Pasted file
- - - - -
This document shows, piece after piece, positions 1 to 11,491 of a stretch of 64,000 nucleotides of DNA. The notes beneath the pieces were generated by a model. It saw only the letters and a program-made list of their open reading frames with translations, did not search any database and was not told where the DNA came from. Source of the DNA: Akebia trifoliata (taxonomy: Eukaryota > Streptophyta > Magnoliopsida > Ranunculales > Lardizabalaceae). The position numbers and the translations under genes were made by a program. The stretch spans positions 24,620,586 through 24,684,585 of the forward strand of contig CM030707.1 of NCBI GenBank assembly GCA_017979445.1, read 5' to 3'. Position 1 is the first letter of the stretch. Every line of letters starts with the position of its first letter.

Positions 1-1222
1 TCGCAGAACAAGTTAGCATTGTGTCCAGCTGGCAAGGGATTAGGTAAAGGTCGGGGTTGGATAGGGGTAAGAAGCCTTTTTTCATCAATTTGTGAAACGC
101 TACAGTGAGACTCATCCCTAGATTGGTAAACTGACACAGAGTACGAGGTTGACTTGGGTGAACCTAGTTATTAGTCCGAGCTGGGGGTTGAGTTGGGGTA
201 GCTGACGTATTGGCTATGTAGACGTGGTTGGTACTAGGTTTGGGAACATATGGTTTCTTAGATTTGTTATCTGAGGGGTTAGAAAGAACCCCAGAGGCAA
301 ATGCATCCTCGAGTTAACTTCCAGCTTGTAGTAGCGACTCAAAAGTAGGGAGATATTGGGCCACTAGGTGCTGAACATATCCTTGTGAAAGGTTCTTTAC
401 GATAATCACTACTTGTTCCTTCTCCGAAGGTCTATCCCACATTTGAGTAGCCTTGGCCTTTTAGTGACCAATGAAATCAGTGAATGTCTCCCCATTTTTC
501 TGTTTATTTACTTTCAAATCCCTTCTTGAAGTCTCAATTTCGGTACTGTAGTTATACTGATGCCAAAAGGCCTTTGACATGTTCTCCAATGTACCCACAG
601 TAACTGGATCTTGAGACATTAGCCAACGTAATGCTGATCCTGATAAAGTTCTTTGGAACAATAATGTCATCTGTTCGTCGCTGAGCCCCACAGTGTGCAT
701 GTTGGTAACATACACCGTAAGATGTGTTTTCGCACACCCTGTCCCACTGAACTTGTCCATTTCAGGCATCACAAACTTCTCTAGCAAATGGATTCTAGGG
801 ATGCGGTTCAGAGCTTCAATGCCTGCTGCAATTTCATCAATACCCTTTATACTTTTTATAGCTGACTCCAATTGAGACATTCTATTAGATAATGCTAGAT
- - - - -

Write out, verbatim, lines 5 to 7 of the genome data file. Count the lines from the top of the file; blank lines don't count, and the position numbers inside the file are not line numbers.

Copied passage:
201 GCTGACGTATTGGCTATGTAGACGTGGTTGGTACTAGGTTTGGGAACATATGGTTTCTTAGATTTGTTATCTGAGGGGTTAGAAAGAACCCCAGAGGCAA
301 ATGCATCCTCGAGTTAACTTCCAGCTTGTAGTAGCGACTCAAAAGTAGGGAGATATTGGGCCACTAGGTGCTGAACATATCCTTGTGAAAGGTTCTTTAC
401 GATAATCACTACTTGTTCCTTCTCCGAAGGTCTATCCCACATTTGAGTAGCCTTGGCCTTTTAGTGACCAATGAAATCAGTGAATGTCTCCCCATTTTTC